Strange as it may seem, I was moved to write this article while reading a book on Palestinian liberation theology. Please think with me about the ongoing relevance, even to Palestinian Christians, of the Old Testament book of Jonah.
Preaching on Jonah
From way back, I have long been interested in the theological and missiological meaning of Jonah. The sermon I preached in my seminary homiletics class was on Jonah. I can’t remember if the sermon on Jonah was the only one I preached before the class. But I do remember it—and wish I still had the manuscript for that sermon. (Why can’t I find it on my hard drive?)
At that time (1961), June and I were pursuing a career as overseas missionaries, and I was convinced that there was a strong missionary message in Jonah. That conviction has not changed, although it has been refined some.
Thus, it was with great interest that I read about Jonah in a new book on Palestinian liberation theology.
Ateek’s Emphasis on Jonah
Naim Stifan Ateek is a Palestinian Christian and an Arab who is a citizen of the nation of Israel. Ateek (b. 1937) is the retired Canon of St. George’s Cathedral in Jerusalem. His book A Palestinian Theology of Liberation was published earlier this year.
Since I have written about the plight of the Palestinians previously (see especially here and here), this article is only about the main point that Ateek makes about Jonah in his book.
“The Theology of Jonah” is a brief section (pp. 76~80) in Ateek’s book. He asserts: “Through the story of Jonah, the Old Testament reaches its theological climax.”
Jonah is the apex of OT theology because there we find emphasis on God as the God of the whole world, an inclusive God. Secondly, Jonah teaches us that “God’s people include all people.”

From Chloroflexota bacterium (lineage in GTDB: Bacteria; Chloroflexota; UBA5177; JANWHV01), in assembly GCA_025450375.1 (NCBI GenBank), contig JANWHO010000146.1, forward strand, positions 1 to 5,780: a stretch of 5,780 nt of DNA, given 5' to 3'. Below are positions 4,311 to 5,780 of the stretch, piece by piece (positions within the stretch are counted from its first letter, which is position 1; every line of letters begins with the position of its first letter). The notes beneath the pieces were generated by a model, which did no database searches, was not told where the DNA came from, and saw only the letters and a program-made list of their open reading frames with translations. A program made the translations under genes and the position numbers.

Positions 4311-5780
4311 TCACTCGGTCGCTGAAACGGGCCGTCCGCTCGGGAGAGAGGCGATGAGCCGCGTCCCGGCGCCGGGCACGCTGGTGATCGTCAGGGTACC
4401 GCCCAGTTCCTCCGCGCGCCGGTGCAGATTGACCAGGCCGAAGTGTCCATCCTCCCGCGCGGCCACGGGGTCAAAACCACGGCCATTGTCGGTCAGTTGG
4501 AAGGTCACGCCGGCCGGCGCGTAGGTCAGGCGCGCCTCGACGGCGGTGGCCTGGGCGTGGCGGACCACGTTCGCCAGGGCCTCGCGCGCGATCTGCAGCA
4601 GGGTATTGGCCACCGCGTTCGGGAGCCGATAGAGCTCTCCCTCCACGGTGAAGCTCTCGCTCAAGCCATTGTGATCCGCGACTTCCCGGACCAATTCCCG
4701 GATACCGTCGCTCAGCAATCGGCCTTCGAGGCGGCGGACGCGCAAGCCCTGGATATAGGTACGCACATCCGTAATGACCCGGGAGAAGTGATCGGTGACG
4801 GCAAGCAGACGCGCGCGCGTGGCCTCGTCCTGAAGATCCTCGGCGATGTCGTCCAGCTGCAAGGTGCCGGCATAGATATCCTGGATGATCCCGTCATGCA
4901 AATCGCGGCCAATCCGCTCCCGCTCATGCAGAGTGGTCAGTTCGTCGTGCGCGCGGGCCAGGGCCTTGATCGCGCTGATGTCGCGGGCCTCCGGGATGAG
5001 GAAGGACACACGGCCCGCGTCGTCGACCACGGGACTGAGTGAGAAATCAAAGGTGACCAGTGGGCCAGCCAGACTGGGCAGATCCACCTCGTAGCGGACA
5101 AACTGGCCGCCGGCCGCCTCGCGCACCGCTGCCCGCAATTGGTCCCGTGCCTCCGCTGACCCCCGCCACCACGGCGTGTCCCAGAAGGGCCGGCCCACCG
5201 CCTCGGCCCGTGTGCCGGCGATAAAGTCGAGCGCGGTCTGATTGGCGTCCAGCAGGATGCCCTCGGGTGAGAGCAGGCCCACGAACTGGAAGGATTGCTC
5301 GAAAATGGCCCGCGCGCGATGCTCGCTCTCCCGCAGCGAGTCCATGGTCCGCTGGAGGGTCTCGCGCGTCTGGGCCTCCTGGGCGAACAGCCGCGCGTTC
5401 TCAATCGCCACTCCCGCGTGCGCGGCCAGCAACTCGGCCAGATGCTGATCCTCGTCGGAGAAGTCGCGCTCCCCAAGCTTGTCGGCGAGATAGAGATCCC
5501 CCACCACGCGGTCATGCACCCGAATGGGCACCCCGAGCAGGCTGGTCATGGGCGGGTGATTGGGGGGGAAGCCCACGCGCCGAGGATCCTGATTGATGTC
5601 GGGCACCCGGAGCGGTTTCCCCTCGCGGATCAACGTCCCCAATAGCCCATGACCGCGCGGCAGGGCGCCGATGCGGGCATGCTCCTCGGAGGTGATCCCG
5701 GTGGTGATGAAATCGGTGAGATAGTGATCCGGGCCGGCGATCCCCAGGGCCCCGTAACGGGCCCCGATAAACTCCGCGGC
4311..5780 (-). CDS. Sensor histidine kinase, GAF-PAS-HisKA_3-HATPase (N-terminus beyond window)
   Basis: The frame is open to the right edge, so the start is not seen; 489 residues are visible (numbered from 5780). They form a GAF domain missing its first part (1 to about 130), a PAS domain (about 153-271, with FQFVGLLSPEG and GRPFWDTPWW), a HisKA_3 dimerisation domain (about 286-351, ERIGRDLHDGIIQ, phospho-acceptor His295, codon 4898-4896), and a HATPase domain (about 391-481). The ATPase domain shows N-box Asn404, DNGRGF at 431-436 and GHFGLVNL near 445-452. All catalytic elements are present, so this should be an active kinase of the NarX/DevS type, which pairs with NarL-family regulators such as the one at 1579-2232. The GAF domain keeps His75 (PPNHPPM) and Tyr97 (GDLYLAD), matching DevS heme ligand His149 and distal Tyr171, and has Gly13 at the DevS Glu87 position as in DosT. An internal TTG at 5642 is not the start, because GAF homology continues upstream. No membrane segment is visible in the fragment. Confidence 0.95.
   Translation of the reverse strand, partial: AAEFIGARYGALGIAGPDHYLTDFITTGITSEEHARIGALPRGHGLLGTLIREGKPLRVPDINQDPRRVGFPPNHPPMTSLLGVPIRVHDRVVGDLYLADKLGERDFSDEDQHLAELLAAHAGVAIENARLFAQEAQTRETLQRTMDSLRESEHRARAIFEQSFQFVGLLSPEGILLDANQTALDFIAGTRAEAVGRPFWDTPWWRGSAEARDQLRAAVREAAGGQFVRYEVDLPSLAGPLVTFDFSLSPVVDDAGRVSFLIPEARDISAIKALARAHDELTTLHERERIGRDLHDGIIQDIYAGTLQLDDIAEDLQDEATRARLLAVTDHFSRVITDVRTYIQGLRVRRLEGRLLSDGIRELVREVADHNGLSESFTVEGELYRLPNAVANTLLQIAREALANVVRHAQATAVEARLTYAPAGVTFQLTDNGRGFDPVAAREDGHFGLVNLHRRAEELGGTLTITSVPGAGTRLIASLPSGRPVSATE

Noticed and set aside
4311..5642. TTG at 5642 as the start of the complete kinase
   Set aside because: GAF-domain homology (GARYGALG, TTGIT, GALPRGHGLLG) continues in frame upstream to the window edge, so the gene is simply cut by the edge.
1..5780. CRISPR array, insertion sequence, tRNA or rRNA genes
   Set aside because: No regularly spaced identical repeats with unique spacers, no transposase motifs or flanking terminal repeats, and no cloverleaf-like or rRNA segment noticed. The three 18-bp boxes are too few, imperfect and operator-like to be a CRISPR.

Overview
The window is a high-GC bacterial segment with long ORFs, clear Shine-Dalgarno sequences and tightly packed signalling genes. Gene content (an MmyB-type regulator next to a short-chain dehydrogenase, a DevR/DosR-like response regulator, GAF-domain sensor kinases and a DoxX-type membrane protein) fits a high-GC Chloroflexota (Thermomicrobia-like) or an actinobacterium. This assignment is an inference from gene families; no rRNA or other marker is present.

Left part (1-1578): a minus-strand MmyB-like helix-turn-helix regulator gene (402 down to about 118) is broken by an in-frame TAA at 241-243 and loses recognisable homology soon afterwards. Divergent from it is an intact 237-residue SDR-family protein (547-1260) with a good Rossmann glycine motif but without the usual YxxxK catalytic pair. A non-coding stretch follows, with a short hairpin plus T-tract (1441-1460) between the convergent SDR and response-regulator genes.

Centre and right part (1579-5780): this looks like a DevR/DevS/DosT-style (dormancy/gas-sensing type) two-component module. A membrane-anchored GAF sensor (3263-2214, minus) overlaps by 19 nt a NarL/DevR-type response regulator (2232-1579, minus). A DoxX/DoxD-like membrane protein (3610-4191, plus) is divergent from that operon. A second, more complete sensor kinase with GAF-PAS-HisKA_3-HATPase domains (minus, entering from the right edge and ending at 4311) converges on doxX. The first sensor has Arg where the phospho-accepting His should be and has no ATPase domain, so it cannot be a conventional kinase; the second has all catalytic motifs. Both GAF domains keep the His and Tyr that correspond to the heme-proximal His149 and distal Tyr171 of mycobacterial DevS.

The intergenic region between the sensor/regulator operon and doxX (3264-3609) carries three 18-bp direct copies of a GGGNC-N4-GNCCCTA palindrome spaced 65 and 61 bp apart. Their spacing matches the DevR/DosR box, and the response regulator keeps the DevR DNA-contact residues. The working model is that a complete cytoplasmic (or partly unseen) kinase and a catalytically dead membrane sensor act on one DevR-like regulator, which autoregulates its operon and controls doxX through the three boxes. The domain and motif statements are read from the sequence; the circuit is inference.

Ateek’s main point is the third thing we need to learn from Jonah: “The story of Jonah emphasizes that there is no one particular land that belongs to God. God is the God of the whole world. . . . God is concerned about all lands.”
|From the NIV Quickview Bible|
Thus, “Authentic understanding of land rejects the exclusionary monopoly of one people that brings about the negation, expulsion, and ethnic cleansing of the people of the land” (such as the Palestinians).
Ateek goes on to stress, “The challenge of authentic faith is to overcome and defeat whatever is exclusionary regarding our theology of God, neighbor, and land, and to embrace whatever is inclusive.”
Bell’s “Take” on Jonah
Pastor Rob Bell made a splash in the theological world with his book Love Wins (2011)—about which I wrote in my blog article titled “Bell on Hell.”
Bell’s latest book is titled, What Is the Bible? How an Ancient Library of Poems, Letters, and Stories Can Transform the Way You Think and Feel About Everything (2017). “Fish,” the 13th of his 43 short chapters, is about Jonah.
Bell cautions against Christians placing importance on “defend-the-fish” arguments in interpreting Jonah while missing “the point of the story, the point about allowing God’s redeeming love to flow through us with such power and grace that we are able to love and bless even our worst enemies” (p. 104).
Harking back to my most recent article (here), Jonah teaches the importance of loving those whom we have othered.
At this time when the U.S. Administration—and evangelical Christians who are some of its strongest supporters—tends to other (“illegal”) immigrants, Muslims, the poor, they—and we all—need to pay close attention to the relevance of the theology of Jonah.